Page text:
From experience we know that O. tauri rhythms are readily synchronized by external cues (Moulager et al., 2007; Monnier et al., 2010). In order to gain the most accurate insight into the kinetics of changes upon temperature shift, the cultures were synchronized by light-dark cycles (L/D) of 18–6 h. This experimental design aimed to restrain time resetting and cell re-synchronization by temperature shift. Indeed, continuous light does not abolish circadian rhythms but merely result in progressive desynchronization of rhythms between individual cell (Bieniawska et al., 2008). As temperature is a strong cue for time resetting, the cells switched to a novel temperature are most likely resynchronized while the control cell are not (McClung and Davis, 2010). This results in comparing different internal times. In contrast, under diurnal cycles internal rhythms and entrained, i.e., synchronized and set on the external time; temperature changes do not change the phase of the rhythms. Because temperature responses were reported to be augmented in the morning and since in O. tauri desaturase expression is known to peak from late night to mid-day, temperature-shifts were achieved [4.5 h after light on (T0)] (Supplementary Figure 3).

Cells acclimated at 14 and 24°C and collected at the time of the temperature shift displayed FA differences that were closely related to those observed under continuous light, though the P varied, with the further variation of 16:4n3 that was lower at 14°C (Figures 2A,B). Principal component analysis was used to test the relationship between FA variations and temperature in this homogeneous data set; it unveiled that minor ω3 PUFAs as well as 18:5n3, 16:0, 18:1, and were related and negatively correlated to temperature. In contrast, 20:4n6, 18:3n6 as well as 16:4n3 displayed correlation scores that were close to the temperature variable while 18:2, 16:2 as well as 18:3n3 variations were also explained by the second principal component (Figure 2C).


Figure 2. FA profiles from cells acclimated to 24 and 14°C under diurnal conditions. Cells were grown under light-dark cycles (16–8 h). (A,B) FA-profile from cells collected at 4–4.5 h after light on. Means and standard errors to the means of 15 samples (extracted from four independent experiments) are shown. Marks correspond to statistical significant differences by unpaired t-test (°P < 0.05, *P < 0.01, **P < 0.001, ***P < 0.0001, and ****P < 0.00001). (C) Principal component analysis (PCA) of FAs and temperatures from the same data set. PC1 corresponds to 50.27% of the variance and PC2 to 19.96% (cumulative proportion of the variance 70.23%). The gray gradient applies for the value on PC1 the lightest being the lowest.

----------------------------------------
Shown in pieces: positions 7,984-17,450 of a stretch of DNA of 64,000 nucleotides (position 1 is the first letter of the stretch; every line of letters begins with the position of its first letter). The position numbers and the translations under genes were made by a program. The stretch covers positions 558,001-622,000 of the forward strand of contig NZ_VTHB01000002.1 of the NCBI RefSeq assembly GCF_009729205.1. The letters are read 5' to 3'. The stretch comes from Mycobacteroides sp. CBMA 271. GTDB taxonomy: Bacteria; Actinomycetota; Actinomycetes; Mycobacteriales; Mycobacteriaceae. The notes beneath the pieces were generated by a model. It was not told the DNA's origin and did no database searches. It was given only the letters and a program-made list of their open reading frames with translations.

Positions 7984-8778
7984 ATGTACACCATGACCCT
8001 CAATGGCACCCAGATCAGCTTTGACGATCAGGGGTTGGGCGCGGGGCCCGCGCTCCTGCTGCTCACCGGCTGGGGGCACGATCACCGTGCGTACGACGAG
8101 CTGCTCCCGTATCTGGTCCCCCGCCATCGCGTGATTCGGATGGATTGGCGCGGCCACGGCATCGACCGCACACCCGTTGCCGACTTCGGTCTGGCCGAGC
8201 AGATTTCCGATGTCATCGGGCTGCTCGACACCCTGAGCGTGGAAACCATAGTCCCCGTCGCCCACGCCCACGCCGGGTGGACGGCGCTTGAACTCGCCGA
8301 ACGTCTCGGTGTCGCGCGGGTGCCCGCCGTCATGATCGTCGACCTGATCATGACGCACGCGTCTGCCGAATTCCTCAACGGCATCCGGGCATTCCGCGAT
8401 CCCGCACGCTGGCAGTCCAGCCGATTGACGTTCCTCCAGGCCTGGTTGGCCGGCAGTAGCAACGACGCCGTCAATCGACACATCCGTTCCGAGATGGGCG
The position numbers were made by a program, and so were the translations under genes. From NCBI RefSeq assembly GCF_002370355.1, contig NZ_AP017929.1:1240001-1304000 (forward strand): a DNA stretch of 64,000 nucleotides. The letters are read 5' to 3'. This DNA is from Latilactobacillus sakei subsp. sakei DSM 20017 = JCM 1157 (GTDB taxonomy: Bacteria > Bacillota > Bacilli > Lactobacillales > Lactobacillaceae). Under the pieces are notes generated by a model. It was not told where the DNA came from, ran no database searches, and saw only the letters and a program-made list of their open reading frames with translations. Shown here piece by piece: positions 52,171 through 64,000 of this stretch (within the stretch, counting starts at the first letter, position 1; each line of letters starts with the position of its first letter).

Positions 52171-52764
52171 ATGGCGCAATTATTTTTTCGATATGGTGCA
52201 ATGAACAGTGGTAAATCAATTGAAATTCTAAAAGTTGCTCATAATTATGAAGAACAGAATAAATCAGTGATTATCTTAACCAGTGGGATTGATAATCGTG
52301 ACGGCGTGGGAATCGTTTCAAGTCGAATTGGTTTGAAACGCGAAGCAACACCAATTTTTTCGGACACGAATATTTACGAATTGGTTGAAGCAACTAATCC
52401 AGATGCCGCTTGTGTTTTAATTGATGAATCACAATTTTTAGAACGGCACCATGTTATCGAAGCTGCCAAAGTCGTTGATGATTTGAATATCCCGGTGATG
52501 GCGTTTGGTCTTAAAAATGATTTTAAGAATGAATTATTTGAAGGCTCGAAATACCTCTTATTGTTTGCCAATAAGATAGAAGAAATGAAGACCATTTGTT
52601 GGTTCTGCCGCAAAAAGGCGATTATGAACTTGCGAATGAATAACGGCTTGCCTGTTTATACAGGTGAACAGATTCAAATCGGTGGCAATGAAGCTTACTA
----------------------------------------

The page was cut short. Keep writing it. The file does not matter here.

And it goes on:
The swiftness of FA-variations upon chilling (24–14°C) and warming (14–24°C) was investigated achieving early sampling times after the temperature and following variations up to 36 h (Figure 3). The data were averaged from independent experiments. As the proportion of 18:3n3 and 18:4n3 were slightly different between experiments (due to the nutrient state), an individual kinetics is further provided as Supplementary Data, in order to better highlight the most earlier changes (Supplementary Figure 4).


Figure 3. Kinetics of FA profile variations upon chilling and warming. Major and minor FAs are represented on separate panels. Cultures grown under light/dark cycles (16/8 h) at 24°C (A) and 14°C (C) were transferred at 4.5 h after light on (T0) to 14°C [chilling, (B)] and 24°C [warming, (D)] respectively. Means and standard errors of biological replicate from at least two independent experiments (T36 chilling triplicate from one experiment).

Fatty-Acid Variations

Acclimated Cells

Over the 36 h sampling period the proportion of major FAs remained in average stable while that of the ω6 18:2, 18:3, and 20:4 progressively increased at 24°C (Figures 3A,C). The proportion 18:2n6 was further increased at dark transitions (T12, T36) (see also Supplementary Figure 4).

Temperature Shifts

Variations upon chilling were detected as early as 3 h, in particular for the minor FAs 18:2n6 and 18:3n6 and the major FA 18:5n3 (Figure 3B). It was striking that under chilling, the proportion of 18:3n3 was gradually decreased over time which contrasted to all other conditions. The proportion of 18:4n3 remained rather stable. Chilling also resulted in the gradual increase of 16:3n3 and was concomitant of a decrease of 16:2n6. For VLC-PUFAs, the proportion of 20:4n6 was progressively lowered while the increase of either 20:5n3 and/or 22:5n3 were not obvious from the pool of all data but detected in individual experiments (Supplementary Figure 4). Noteworthy, 22:6n3 was poorly/not increased over the sampling period and the minor FA 20:4n3 was detected only in cells acclimated to low temperature (Figure 3 and Supplementary Figure 4). Conversely, warming triggered changes that were unambiguously detected after 6 h and were reversed compared to chilling; those included the increase of 18:3n3 that paralleled the decrease of both 18:4n3 and 18:5n3 as well as the increase of the ω6 (16:2,18:2, 18:3, and 20:4) that were concomitant with the decrease of minor ω3 (Figure 3D). Note that the 20:4n3 was still detected 36 h after transfer to high temperature.